True terror is an emotion that no human wants to experience. There are few who wish to be in a powerless position against a threat or against a terrifying creature.
But why we love to play horror games; What happens in our brains and we go from simply observing horror through a movie to becoming active participants in horror through a videogame? The answer lies in psychology us.
There are several studies on the science of fear that suggest that sensation gives people a “natural flush”. Our adrenaline rushes, endorphins and dopamine are released and we get excited because of these short bursts of terror. This is why games like Silent Hill are so popular.
“I believe that it is in our nature to find pleasure in what we have called recreational activities of fear, that is, those kinds of activities that frighten us pleasantly” author and psychologist Mathias Clasen emphasizes in Digital Trends. “Horror is just a particularly intense kind of entertaining fear. We evolved to find pleasure in playing with fear because we learn important things about ourselves and the world that way – what the world’s dangers are, how we react to our fear, and how we can deal with negative emotions like fear and anxiety ».
That’s why horror has grown into such a powerful genre in every medium and takes on so many forms. She was always one look into the inner human soul. It gives us a visual way to experience and face our fears, insecurities and sins.
Since they were introduced, horror games have thrown us into these emotional states that we never wanted to experience in the real world. In the 1988 classic game Splatterhouse, the protagonist is constantly killing monsters, but his most painful moment comes when the protagonist’s lover turns into a monster and must be destroyed. The game plays with our emotions and crushes them, making everything more personal.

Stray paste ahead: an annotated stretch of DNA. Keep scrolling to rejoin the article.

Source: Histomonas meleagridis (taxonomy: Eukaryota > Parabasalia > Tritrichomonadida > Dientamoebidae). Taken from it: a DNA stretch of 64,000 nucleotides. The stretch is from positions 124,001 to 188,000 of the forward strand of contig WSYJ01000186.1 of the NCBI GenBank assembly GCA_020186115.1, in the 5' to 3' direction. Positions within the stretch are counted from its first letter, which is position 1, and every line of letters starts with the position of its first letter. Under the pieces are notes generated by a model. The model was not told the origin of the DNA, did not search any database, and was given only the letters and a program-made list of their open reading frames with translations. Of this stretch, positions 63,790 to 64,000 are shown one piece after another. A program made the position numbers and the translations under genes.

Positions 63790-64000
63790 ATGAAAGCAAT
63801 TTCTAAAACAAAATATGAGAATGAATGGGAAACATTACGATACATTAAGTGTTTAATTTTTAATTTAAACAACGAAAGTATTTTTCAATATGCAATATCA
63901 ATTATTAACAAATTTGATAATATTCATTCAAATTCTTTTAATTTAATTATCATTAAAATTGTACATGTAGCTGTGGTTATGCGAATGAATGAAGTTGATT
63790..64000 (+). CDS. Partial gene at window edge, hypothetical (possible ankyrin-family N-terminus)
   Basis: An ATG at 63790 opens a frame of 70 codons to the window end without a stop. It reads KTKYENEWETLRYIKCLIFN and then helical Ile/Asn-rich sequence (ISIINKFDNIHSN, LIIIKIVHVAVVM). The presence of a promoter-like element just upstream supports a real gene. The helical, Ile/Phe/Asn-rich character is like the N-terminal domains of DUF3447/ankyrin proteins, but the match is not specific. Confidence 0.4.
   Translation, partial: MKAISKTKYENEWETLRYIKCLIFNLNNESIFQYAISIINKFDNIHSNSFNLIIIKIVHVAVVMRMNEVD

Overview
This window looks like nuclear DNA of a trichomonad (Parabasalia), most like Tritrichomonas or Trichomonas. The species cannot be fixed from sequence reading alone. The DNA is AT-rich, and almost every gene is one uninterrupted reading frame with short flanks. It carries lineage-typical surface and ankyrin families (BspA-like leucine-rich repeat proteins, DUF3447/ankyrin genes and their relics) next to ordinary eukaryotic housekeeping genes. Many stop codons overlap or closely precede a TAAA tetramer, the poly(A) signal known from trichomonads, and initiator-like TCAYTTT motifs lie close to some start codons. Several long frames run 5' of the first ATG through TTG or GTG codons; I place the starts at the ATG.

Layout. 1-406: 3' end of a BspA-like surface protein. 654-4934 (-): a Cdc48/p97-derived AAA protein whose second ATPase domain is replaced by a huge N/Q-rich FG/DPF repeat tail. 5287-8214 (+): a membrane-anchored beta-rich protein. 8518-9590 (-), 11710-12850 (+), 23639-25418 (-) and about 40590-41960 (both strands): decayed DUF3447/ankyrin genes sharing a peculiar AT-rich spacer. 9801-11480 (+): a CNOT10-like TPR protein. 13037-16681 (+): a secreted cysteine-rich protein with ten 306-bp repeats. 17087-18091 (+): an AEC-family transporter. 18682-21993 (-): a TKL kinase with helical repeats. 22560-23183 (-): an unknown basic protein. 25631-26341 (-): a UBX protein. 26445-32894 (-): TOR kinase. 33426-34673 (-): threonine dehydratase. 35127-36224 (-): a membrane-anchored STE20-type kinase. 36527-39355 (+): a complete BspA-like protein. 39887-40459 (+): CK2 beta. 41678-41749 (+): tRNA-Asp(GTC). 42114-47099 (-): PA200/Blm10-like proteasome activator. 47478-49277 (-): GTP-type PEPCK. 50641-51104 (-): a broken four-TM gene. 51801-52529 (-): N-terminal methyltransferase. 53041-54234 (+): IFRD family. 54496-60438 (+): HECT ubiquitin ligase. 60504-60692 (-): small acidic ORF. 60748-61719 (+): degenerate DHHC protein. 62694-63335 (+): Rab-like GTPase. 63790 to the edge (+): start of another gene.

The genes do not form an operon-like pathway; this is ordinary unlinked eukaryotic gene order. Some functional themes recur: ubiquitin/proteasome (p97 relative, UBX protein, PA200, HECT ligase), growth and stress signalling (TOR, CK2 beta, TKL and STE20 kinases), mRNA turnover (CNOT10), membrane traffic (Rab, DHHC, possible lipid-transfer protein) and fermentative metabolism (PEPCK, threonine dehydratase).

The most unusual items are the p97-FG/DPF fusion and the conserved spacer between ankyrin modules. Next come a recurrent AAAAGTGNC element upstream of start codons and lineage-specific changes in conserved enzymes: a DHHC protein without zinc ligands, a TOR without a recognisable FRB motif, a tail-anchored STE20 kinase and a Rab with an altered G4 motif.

A game doesn’t have to be a terrifying horror experience to elicit this feeling. Even a game like the lively Earthbound translates the fears of childhood and adulthood into a charming RPG. These games throw us into conflicts we would never put ourselves in, allowing us to look within and learn something new or deal with past traumas.
The “sweet” horror
For some, even this digital experience can be very real. Clasen argues that most players don’t want to get that close to their fears.
“You’re not in danger when you play a horror game and you know it”, says Klassen. “The moment you forget that – the moment you get so immersed that you forget it’s just a game – it stops being fun. It is no longer playful, no recreational fear but real fear, and that is not pleasant at all. I think this is why VR horror games are a niche market. It’s very real for most people.”
That’s where the “horror sweet spot” comes into play. According to psychologist Coltan Scrivner the best experiences require careful planning to make sure there isn’t too much or too little fear. When there is too much of it, the horror eventually surpasses the entertaining fear. When there is too little it ends up being very boring.
That’s why the best entries in the Resident Evil series are so masterful. The fear is always there, but it is not very strong. The third person perspective it makes them a little less personal than first-person games, but you still feel a little powerless along the way — at least during your first playthrough before you figure out where all the monsters are hiding.
As psychologists Scrivner and Clasen point out, there’s a reason why zombie horror games are so popular. As seen in The Last of Us, Telltale’s Walking Dead, and Resident Evil, the human element brings an endless wealth of emotional possibilities. In these games zombies lurk, triggering some primal senses as we stand on guard waiting for an attack. This makes for an almost absolute experience of entertaining fear.
“Zombies trigger many aspects of our morbid curiosity. Their rotting flesh affects our curiosity about physical injuries. Their predatory nature influences our curiosity about violence and predators. And their nature – not quite dead and not quite alive – taps into our curiosity about the paranormal. So zombie horror games usually have something for everyone.” says Scrivner.